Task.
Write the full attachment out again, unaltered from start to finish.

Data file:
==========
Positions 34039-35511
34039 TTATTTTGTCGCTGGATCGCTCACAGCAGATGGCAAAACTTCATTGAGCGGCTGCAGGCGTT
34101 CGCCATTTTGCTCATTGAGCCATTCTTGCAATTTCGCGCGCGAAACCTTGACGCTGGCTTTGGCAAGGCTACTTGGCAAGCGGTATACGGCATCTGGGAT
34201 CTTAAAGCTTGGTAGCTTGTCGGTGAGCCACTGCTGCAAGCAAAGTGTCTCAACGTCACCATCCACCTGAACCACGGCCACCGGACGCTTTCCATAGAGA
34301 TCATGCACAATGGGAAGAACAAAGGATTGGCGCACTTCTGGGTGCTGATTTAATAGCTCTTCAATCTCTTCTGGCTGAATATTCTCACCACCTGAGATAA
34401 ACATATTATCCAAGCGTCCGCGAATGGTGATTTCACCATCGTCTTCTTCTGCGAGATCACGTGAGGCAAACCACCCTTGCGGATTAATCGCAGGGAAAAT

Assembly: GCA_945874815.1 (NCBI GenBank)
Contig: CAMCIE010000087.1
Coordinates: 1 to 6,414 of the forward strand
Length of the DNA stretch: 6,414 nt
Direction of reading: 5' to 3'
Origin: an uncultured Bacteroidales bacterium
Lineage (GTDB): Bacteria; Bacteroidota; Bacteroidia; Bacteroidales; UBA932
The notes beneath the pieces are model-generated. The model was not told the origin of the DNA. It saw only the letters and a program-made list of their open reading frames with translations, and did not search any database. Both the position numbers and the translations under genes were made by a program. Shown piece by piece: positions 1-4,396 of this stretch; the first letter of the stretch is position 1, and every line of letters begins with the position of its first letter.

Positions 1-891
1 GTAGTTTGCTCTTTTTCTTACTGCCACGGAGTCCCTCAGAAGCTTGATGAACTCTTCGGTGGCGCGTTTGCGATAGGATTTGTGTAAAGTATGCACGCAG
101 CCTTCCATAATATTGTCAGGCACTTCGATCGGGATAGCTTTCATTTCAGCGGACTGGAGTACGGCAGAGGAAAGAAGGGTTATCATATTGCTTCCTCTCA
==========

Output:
Positions 34039-35511
34039 TTATTTTGTCGCTGGATCGCTCACAGCAGATGGCAAAACTTCATTGAGCGGCTGCAGGCGTT
34101 CGCCATTTTGCTCATTGAGCCATTCTTGCAATTTCGCGCGCGAAACCTTGACGCTGGCTTTGGCAAGGCTACTTGGCAAGCGGTATACGGCATCTGGGAT
34201 CTTAAAGCTTGGTAGCTTGTCGGTGAGCCACTGCTGCAAGCAAAGTGTCTCAACGTCACCATCCACCTGAACCACGGCCACCGGACGCTTTCCATAGAGA
34301 TCATGCACAATGGGAAGAACAAAGGATTGGCGCACTTCTGGGTGCTGATTTAATAGCTCTTCAATCTCTTCTGGCTGAATATTCTCACCACCTGAGATAA
34401 ACATATTATCCAAGCGTCCGCGAATGGTGATTTCACCATCGTCTTCTTCTGCGAGATCACGTGAGGCAAACCACCCTTGCGGATTAATCGCAGGGAAAAT

Assembly: GCA_945874815.1 (NCBI GenBank)
Contig: CAMCIE010000087.1
Coordinates: 1 to 6,414 of the forward strand
Length of the DNA stretch: 6,414 nt
Direction of reading: 5' to 3'
Origin: an uncultured Bacteroidales bacterium
Lineage (GTDB): Bacteria; Bacteroidota; Bacteroidia; Bacteroidales; UBA932
The notes beneath the pieces are model-generated. The model was not told the origin of the DNA. It saw only the letters and a program-made list of their open reading frames with translations, and did not search any database. Both the position numbers and the translations under genes were made by a program. Shown piece by piece: positions 1-4,396 of this stretch; the first letter of the stretch is position 1, and every line of letters begins with the position of its first letter.

Positions 1-891
1 GTAGTTTGCTCTTTTTCTTACTGCCACGGAGTCCCTCAGAAGCTTGATGAACTCTTCGGTGGCGCGTTTGCGATAGGATTTGTGTAAAGTATGCACGCAG
101 CCTTCCATAATATTGTCAGGCACTTCGATCGGGATAGCTTTCATTTCAGCGGACTGGAGTACGGCAGAGGAAAGAAGGGTTATCATATTGCTTCCTCTCA